David Shapiro
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By David Shapiro

Saturday, May 22, 1999

Vitriol consumes
city leaders

MAYOR Jeremy Harris and City Councilman Mufi Hannemann must be popular politicians judging by their strong victories the last time they stood for election.

But each also has as vehement a collection of detractors as any elected official in Hawaii. And each is the president of the other's anti-fan club. These men who say they prize rational thought detest each other beyond all reason.

Star-Bulletin editors got an up-close view of the mutual vitriol when the two demanded to appear before us in separate meetings to argue their cases on the city budget.

First came Harris, who complained that Hannemann's proposal to eliminate assistant directors in most city departments was an attempt to legislate the executive branch out of existence.

I wondered why the mayor was whining to us about it, noting that the City Charter gives him a fair amount of power to strike back. I asked him what he intended to do.

"As soon as I finish here, I'm going back to City Hall to hold a news conference," he said.

Next came Hannemann, who said his proposed budget was a "preliminary" version unlikely to pass the Council. But he whined that an extreme message was needed to get honest budget numbers out of Harris.

"Councilman," I asked, "when do you suppose you guys are going to stop making news for your chickenbleep (not the actual word used) games and start making news for doing good things for the people of Honolulu?"

He didn't get it. He went on defending the game-playing for another half-hour.

Six of his colleagues on the Council got it that voters are tired of games and want to see real work getting done at City Hall. A few days later, they threw out Hannemann as Council chairman and installed Jon Yoshimura.

Hannemann whined about disloyalty to him and capitulation to Harris. Lost on him was that a year ago it was Hannemann leading an overthrow of the previous Council leadership for failing to maintain civility with the mayor. Back then, Harris and Hannemann fashioned the city reorganization approved by voters last year and it looked like they might work together to make Honolulu a better place to live. So much for dreaming.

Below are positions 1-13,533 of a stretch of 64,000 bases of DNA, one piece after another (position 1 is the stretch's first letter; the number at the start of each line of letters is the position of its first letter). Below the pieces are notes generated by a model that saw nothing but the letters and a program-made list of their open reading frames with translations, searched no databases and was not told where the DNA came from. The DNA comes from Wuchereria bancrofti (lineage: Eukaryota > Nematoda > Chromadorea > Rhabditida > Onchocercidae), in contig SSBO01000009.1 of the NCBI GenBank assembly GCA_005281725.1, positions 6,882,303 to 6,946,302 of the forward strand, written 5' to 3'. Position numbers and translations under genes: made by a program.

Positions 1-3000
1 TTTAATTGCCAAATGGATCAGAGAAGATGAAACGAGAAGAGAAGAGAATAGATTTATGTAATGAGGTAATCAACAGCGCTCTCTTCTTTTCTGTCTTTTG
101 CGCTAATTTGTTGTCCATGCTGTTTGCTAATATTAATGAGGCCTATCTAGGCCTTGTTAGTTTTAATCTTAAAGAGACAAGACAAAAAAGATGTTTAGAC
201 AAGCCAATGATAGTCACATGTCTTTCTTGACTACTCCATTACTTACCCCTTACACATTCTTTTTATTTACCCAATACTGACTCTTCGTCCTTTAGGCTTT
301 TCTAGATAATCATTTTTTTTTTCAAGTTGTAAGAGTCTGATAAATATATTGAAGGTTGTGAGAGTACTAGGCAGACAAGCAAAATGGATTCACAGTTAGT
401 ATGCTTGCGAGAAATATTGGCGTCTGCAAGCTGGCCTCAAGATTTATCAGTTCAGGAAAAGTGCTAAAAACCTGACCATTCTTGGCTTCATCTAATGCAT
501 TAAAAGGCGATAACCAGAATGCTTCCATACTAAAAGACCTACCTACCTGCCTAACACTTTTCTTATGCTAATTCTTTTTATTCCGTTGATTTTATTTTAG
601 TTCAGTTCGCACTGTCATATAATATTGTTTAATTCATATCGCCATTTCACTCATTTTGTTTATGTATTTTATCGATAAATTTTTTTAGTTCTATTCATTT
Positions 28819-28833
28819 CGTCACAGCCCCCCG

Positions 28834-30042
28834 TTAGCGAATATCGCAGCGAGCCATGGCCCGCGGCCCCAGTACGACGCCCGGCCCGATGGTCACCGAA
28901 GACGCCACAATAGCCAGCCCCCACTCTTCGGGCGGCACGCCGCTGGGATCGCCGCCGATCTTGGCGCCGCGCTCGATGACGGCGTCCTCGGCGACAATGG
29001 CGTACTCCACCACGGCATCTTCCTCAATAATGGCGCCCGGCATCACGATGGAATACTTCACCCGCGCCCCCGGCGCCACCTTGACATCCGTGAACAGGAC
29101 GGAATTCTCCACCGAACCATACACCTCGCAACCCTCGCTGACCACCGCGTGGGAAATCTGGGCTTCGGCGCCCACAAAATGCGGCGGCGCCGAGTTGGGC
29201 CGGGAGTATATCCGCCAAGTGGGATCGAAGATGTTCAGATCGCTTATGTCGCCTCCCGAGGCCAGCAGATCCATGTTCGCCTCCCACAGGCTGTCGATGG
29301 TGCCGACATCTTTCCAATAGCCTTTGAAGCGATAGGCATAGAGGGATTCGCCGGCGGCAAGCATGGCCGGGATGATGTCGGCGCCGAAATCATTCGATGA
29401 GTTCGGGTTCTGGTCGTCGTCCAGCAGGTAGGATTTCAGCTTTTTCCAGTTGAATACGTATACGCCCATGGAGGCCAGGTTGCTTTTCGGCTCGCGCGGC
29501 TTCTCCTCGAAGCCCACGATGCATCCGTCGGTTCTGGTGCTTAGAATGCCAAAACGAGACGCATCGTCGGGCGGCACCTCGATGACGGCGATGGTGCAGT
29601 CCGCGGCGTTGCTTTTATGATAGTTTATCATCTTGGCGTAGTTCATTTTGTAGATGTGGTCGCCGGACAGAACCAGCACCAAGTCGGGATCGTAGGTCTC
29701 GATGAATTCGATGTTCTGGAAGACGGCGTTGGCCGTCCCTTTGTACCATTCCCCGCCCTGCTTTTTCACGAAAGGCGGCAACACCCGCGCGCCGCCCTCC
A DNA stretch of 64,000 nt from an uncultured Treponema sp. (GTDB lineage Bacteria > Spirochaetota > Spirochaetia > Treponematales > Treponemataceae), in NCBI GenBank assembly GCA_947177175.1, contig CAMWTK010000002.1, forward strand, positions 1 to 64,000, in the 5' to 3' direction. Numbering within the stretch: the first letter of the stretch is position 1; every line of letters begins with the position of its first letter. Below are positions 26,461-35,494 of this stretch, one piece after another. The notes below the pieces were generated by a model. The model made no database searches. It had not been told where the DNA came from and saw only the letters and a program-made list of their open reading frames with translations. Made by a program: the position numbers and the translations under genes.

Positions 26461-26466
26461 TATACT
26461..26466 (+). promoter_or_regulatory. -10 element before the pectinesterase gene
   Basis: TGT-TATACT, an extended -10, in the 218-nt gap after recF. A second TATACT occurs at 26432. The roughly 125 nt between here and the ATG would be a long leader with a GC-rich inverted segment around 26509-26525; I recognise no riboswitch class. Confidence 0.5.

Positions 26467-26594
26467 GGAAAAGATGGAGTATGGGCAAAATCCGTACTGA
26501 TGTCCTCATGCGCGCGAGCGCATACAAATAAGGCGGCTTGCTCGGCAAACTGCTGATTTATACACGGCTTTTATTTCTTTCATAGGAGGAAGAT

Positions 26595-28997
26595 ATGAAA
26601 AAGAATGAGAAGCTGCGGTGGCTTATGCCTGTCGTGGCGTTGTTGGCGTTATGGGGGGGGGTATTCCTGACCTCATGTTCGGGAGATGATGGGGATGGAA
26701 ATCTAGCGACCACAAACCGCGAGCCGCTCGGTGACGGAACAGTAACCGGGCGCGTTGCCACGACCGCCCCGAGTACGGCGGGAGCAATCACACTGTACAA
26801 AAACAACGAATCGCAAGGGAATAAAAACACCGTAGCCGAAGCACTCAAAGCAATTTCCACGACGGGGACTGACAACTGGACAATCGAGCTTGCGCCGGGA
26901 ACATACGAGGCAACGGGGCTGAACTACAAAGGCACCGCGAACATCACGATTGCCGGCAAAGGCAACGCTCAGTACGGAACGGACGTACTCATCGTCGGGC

Harris and Hannemann are smart men with much talent. If they showed less pointless aggression and more good sense, both could be major players in the coming political reshaping of Hawaii.

But for all their ability, they have immense flaws. It starts with their failure to restrain ugly ambition that breeds mistrust of their every motive.

IN Hannemann's world, everything revolves around Mufi. He often sees things only as they relate to him. In the budget fight, he thought his feud with the mayor was the most important thing and couldn't see the bigger picture. He still can't see that he was responsible for his own ouster.

Harris is a control freak who wants to shape all debate by spinning every piece of information he puts out. Hannemann is right that you have to hold your nose to buy some of the information Harris sends to the Council.

Donna Mercado Kim, Arnold Morgado and Frank Fasi have had the same foam-at-the-mouth reaction to the mayor's truthfulness. If doubt about his veracity takes hold with the voting public, Harris will see his career fizzle fast.

For now, Harris and Hannemann will continue to paint the other as the embodiment of political evil. They might just convince the public that they're both right.

David Shapiro is managing editor of the Star-Bulletin.
He can be reached by e-mail at

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